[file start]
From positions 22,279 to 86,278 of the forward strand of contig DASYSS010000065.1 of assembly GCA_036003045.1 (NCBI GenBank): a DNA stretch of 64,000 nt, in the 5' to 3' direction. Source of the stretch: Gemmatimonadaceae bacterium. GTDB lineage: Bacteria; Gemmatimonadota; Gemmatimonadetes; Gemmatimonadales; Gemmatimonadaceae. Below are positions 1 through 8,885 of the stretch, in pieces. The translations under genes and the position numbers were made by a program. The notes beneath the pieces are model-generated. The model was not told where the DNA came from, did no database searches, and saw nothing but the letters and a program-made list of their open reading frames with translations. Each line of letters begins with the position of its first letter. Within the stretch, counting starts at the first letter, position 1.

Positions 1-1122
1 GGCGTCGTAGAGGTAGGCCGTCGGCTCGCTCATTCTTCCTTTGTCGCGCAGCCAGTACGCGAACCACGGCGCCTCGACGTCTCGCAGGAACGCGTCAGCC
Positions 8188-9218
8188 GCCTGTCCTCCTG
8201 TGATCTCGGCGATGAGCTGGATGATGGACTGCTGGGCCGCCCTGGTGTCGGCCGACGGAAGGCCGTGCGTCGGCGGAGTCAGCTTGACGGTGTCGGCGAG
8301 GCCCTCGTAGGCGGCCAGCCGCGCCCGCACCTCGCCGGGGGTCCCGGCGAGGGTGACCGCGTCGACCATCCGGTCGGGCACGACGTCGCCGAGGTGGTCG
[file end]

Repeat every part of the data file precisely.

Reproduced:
From positions 22,279 to 86,278 of the forward strand of contig DASYSS010000065.1 of assembly GCA_036003045.1 (NCBI GenBank): a DNA stretch of 64,000 nt, in the 5' to 3' direction. Source of the stretch: Gemmatimonadaceae bacterium. GTDB lineage: Bacteria; Gemmatimonadota; Gemmatimonadetes; Gemmatimonadales; Gemmatimonadaceae. Below are positions 1 through 8,885 of the stretch, in pieces. The translations under genes and the position numbers were made by a program. The notes beneath the pieces are model-generated. The model was not told where the DNA came from, did no database searches, and saw nothing but the letters and a program-made list of their open reading frames with translations. Each line of letters begins with the position of its first letter. Within the stretch, counting starts at the first letter, position 1.

Positions 1-1122
1 GGCGTCGTAGAGGTAGGCCGTCGGCTCGCTCATTCTTCCTTTGTCGCGCAGCCAGTACGCGAACCACGGCGCCTCGACGTCTCGCAGGAACGCGTCAGCC
Positions 8188-9218
8188 GCCTGTCCTCCTG
8201 TGATCTCGGCGATGAGCTGGATGATGGACTGCTGGGCCGCCCTGGTGTCGGCCGACGGAAGGCCGTGCGTCGGCGGAGTCAGCTTGACGGTGTCGGCGAG
8301 GCCCTCGTAGGCGGCCAGCCGCGCCCGCACCTCGCCGGGGGTCCCGGCGAGGGTGACCGCGTCGACCATCCGGTCGGGCACGACGTCGCCGAGGTGGTCG